We played for four hours which was really too long. We took it in turns to have a short breaks but by the end, the band was flagging a bit. Its really hard to play the fiddle for that length of time.
The cyclists did well and no doubt worked as hard or harder than us over the 50 mile ride or so. There were apparently over 9000 people on the ride.
This week has seen a lot of playing. I am working on bowing and timing. I am playing some amazing Shetland pieces - some of the oldest we have. They are both tunes from the West side of Shetland. The fiddler was an important person and used to play at all the social events - especially weddings. There would always be a bridal tune played to escort the bride from the church to the house and then wedding dances. There were even bedding tunes - yes bedding tunes. The fiddler was the only person allowed in the room, other than the bride and groom (who would be in their box bed with the curtains drawn presumably).
The wedding tunes for processions would be quite slow as everyone would be tramping across the countryside. Weddings would sometimes be slightly sad. Daughters would often be moving quite a long way from home.
The second tune, Da Muckle Reel o' Finnigirt is an old dance tune and has impossible timing, with changes in time signature but an underlying pulse all through. It has been notated from the playing of Peter Fraser (Shetland Fiddler) who grew up on the West Coast of Shetland. It is VERY close to Norwegian hardanger music and sounds a bit strange when you first hear it. It has seven parts - lots of different motifs which repeat. The original dance involved travelling parts and not dancing in pairs.
I found these tunes during the summer (from Catriona MacDonald, also from the West coast of Shetland). Coincidentally I met a dancer/fiddler, Jane Harrison there whose father collected dances. She sent me his notes from a meeting her Dad had with Peter Fraser in 1959. What a piece of history! This sets out the dance - which has not been regularly performed since about 1880 when Peter Fraser's grandfather died. This was because when someone died there would be no dancing in the house for about four years and Peter Fraser's house was where the dances were held in those days. If it wasn't performed there it probably wouldn't be at all. It has never really been revived since this lapse. The notes actually say that the tune gradually quickens throughout. That is not particularly how I was taught it by Catriona. Jane thinks she has an old tape recording of Peter Fraser playing the tune which she is gong to try to dig out. Amazing!
Both tunes are played very smoothly on long bows and feel tricky, trills, doublestopping and the issue of whacky timing - or more properly an irregular meter?
End of my first week back at Edinburgh College (just merged). Its has been great and I feel excited about it. lots of work to do already. Improvisation was great fun on Tuesday, lots of rhythms and singing. I will be researching Count Basie's Band tracks this week and practising C minor pentatonic riffs.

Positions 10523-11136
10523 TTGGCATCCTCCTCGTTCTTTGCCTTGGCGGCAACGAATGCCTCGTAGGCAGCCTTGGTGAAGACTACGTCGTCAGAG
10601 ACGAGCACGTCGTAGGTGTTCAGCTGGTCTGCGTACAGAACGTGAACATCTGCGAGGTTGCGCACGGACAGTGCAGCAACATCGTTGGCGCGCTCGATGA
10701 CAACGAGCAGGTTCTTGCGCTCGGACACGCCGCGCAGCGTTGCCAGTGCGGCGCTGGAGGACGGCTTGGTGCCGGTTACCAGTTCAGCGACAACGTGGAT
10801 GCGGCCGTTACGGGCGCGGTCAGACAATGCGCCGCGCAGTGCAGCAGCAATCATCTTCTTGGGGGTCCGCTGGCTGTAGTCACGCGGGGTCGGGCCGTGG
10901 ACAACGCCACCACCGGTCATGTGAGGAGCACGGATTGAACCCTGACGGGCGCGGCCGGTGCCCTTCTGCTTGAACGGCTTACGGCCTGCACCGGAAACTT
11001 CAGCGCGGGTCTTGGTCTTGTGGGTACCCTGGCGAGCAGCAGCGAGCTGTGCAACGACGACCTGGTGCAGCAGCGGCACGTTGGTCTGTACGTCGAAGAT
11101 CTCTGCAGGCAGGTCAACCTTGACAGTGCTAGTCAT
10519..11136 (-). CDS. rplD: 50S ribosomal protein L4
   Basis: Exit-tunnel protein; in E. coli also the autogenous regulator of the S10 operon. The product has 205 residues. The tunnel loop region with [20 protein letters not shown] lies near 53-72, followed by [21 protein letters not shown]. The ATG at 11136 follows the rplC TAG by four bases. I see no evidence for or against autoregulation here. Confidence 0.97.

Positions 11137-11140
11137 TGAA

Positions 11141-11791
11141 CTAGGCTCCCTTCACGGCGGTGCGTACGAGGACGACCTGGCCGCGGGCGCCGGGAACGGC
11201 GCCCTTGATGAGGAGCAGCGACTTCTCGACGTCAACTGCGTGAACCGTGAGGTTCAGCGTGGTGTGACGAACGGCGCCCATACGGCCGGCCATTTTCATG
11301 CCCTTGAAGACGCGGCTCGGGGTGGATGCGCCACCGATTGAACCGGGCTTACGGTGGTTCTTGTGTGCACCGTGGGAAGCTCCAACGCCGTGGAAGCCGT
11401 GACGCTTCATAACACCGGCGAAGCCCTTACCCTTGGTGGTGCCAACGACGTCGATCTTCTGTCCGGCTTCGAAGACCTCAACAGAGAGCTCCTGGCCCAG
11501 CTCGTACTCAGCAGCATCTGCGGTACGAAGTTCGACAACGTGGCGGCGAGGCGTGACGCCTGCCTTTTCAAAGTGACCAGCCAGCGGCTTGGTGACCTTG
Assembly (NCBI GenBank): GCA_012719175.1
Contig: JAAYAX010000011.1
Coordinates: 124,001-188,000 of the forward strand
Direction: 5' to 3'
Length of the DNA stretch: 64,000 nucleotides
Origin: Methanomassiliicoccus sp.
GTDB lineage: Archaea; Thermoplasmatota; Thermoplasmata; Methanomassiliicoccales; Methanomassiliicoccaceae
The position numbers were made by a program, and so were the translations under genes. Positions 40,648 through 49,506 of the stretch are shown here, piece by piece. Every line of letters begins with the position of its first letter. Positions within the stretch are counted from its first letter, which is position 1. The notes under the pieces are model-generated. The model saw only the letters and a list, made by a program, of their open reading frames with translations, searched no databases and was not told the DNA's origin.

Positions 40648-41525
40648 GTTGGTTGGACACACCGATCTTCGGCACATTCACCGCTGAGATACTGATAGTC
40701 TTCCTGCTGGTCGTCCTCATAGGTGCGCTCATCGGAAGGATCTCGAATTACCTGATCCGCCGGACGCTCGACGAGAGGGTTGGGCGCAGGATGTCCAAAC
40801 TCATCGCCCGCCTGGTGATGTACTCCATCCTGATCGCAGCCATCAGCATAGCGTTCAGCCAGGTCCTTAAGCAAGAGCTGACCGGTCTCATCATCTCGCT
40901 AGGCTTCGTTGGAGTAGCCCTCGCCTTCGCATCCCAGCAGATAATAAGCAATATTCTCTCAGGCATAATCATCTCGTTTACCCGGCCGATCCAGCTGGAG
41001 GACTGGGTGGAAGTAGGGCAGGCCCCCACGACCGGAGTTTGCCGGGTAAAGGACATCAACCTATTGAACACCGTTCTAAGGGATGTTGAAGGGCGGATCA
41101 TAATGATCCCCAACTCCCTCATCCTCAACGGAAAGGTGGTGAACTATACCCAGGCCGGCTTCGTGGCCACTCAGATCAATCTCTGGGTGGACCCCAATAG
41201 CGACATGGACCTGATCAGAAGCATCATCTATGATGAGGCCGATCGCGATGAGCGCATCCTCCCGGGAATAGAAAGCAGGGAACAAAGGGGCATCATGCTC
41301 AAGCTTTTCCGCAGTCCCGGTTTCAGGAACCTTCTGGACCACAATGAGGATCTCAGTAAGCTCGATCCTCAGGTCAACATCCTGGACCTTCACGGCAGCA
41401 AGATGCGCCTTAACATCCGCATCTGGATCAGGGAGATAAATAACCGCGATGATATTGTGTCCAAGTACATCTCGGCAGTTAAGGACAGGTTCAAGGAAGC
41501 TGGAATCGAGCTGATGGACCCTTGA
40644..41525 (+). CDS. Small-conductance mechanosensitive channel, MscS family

Composition sounds really interesting this year. Choosing two pieces to analyse and I will then be composing. I think I'll look at film music with a world flavour.
Performance is on Thursdays this year and people did really well to play at the first week. There was some interesting feedback about things like playing the piece at the pace you can play the most difficult part - or even slowing down and making this a deliberate feature of the tune. Practicing the bits you can't play rather than the bits you can.
I have also started using a Practice book.
Played in strings group and folk band. I sent in a few tunes to Folk Band and we played those today.
Choir starts up next week. Really looking forward to recording and music technology. Almost got instrument tuition set up and I am trying out bows this week too.
Oh I really, REALLY love the fringe. I have been busy!
Last night I went to see the Poozies at the Queen's Hall. Its the first time I have seen them. Four inspirational women and last night they were joined by special guests Su-a Lee (cello & saw) and Signy Jakobsdottir (percussion). Sally Barker writes great songs and the I loved a pibroch written by Mairerad Green. Mary MacMaster plays the electro harp brilliantly - there were lots of Harpists there! Being a fiddler though, I was amazed by Eilidh Shaw's playing. How does she do it? Plays fantastically, in tune and manages to dance energetically through it all too. I really enjoy the mix of songs and tunes and came home inspired.
Also went to Duncan Chisholm's film Kin on Sunday. A wonderful record of life in the Highlands and Islands through a number of musicians' kin. Lovely old photos, and tape recordings of life around the late 19th and early 20 century. The soundtrack was played live by Duncan Chisholm - lovely. My daughter is a keen film maker and she was very interested.
Oh I love the Fringe! So lucky that I live in Edinburgh. I went out to the Royal Oak tonight (brilliant folk venue) to see Jim Malcolm. What a voice and also fantastic acoustic guitar and mouthie playing! Looking forward to seeing Rona Wilkie & Marit Fällt tomorrow night.
Just back from the Durham gathering. Had a really great time there with great musicians.
Performed on Friday and Saturday. It was warm and sunny and there was a great programme of all the Folkworks groups.
Here I am playing with band mates and Catriona MacDonald (photo taken by Jane Harrison).
Late night sessions, dancing, singing, and playing. What could be better? A wonderful week.